Ron Suskind, a Pulitzer Prize–winning journalist and critically acclaimed author, spoke to the Ithaca College community Sept. 28 about the lessons he learned in alternative communication methods through raising his autistic son, Owen.
Suskind’s speech focused on the ways in which animated Disney movies allowed him and his wife to connect with Owen, who was diagnosed with autism at age 3. Suskind also showcased the trailer for his documentary “Life, Animated” based on his book, as well as a video promotion for a new mobile app developed to help parents connect with children diagnosed with autism.
Suskind said his family’s most important breakthrough with Owen was their realization that his passion for animated films could be utilized to form emotional connections that are difficult to attain with autistic children. The Suskind family spent hours together watching Disney movies in their basement, which allowed them to bond with Owen once he was diagnosed.
“The most meaningful conversations I had with Owen were the ones in that basement,” Suskind said. “It’s about the stories we tell ourselves to make our way in the world.”
Prior to the presentation in Emerson Suites, Suskind also held a small reception with a handful of students and faculty members interested in his work. Freshman Abby Atkeson said attending the reception was a positive experience. Suskind reflected on the importance of storytelling within the mediums he has worked in, ranging from journalistic pieces to his recent documentary.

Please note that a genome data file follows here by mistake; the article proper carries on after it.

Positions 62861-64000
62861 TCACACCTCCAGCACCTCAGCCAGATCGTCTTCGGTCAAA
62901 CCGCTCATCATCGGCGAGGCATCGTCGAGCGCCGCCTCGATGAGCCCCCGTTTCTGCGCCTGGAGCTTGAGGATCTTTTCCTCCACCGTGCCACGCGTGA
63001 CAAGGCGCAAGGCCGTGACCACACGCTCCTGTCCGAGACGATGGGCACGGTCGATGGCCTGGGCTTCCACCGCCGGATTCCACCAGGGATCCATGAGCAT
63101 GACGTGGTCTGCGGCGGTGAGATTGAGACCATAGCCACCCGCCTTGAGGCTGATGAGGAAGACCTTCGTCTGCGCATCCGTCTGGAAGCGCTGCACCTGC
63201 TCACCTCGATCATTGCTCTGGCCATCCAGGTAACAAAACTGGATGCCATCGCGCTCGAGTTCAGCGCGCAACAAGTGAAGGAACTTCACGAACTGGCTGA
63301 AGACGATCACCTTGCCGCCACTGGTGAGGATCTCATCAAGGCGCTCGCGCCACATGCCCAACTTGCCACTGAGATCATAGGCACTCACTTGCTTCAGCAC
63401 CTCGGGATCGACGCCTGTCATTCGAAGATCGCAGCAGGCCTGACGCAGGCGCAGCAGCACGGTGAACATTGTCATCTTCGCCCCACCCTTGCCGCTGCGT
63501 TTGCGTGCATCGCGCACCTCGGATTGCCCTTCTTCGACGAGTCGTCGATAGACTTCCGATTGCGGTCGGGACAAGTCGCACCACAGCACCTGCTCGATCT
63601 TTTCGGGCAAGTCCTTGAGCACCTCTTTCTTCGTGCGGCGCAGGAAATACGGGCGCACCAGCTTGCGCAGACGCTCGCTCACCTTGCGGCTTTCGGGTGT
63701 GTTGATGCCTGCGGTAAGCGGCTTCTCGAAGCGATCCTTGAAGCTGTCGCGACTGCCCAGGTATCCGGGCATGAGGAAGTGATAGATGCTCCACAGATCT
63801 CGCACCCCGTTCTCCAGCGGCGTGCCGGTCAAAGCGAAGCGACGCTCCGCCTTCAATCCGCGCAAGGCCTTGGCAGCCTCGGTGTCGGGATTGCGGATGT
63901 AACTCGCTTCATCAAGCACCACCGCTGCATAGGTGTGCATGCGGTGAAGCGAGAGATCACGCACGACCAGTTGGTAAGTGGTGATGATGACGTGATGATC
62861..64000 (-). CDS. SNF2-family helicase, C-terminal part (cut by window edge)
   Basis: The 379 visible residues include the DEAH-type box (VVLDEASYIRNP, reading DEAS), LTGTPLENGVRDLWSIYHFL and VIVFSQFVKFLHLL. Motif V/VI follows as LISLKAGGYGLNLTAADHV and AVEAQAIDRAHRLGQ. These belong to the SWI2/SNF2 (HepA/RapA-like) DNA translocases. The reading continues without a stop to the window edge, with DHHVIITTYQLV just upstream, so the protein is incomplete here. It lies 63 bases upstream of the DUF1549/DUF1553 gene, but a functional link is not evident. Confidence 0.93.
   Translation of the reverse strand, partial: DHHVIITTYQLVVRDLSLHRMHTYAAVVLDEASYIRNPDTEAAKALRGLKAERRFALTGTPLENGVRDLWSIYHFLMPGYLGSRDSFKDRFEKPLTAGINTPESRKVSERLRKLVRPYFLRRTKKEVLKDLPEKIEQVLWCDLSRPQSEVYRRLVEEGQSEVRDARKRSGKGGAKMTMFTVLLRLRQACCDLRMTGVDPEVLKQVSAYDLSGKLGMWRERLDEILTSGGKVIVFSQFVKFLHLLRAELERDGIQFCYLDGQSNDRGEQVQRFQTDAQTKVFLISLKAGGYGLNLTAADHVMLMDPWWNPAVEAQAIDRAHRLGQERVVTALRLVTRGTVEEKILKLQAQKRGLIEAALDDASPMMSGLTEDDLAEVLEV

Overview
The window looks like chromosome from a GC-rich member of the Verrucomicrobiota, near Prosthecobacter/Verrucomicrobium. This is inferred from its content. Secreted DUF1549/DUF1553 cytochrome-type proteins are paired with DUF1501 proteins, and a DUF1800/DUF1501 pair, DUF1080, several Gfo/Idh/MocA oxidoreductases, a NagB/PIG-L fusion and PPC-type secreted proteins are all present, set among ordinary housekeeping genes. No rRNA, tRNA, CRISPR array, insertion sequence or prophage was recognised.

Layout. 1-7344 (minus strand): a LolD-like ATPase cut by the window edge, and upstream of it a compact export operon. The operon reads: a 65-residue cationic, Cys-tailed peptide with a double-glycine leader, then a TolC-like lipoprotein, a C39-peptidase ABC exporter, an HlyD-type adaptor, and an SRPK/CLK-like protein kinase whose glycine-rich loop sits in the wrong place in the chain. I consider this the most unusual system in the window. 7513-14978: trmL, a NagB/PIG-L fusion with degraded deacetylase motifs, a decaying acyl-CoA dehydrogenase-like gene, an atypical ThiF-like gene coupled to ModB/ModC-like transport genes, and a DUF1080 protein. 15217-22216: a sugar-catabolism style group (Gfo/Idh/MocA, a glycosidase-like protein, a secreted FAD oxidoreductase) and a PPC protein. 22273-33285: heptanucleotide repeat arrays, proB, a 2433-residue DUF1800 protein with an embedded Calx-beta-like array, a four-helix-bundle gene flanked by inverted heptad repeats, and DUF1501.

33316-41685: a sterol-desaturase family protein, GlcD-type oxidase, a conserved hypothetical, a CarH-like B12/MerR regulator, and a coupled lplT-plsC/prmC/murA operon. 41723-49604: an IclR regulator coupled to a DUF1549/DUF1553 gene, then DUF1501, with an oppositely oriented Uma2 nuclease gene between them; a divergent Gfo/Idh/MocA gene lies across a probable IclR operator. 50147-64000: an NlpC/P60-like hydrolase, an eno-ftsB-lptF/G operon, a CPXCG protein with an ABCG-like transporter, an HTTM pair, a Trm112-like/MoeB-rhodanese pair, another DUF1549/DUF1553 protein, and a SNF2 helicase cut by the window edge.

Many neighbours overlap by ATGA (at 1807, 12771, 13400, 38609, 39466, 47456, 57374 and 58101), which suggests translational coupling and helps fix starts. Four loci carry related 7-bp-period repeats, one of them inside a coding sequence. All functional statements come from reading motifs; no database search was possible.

“He talked about culture being bigger than strategy,” Atkeson said.
Suskind also gave a short presentation to those enrolled in the minicourse “Life With Autism Spectrum Disorder (ASD): Fact From Fiction.” The course explores the portrayal of those with autism in the media. The class viewed Suskind’s documentary Sept. 26.
Suskind spoke about the power of evolving communication, both in connecting with those with autism and on a much larger, global scale. He also said communication allows society to find common ground, even in the midst of different backgrounds and perspectives.
“You and I seem to have nothing in common, but of course we do,” he said. “We are identical in all of the essential ways. All humans are.”
Suskind received a lengthy standing ovation that included at least a minute of applause and only concluded at his urging. Freshman Madison Zaccagnino said Suskind was an innovative speaker who excelled at appealing to his specific audience.
“He did a good job of relating it back to us in some way,” Zaccagnino said. “I mean, we’re just college kids who are going to a talk, so it was nice that it felt like he was talking to us and not at us.”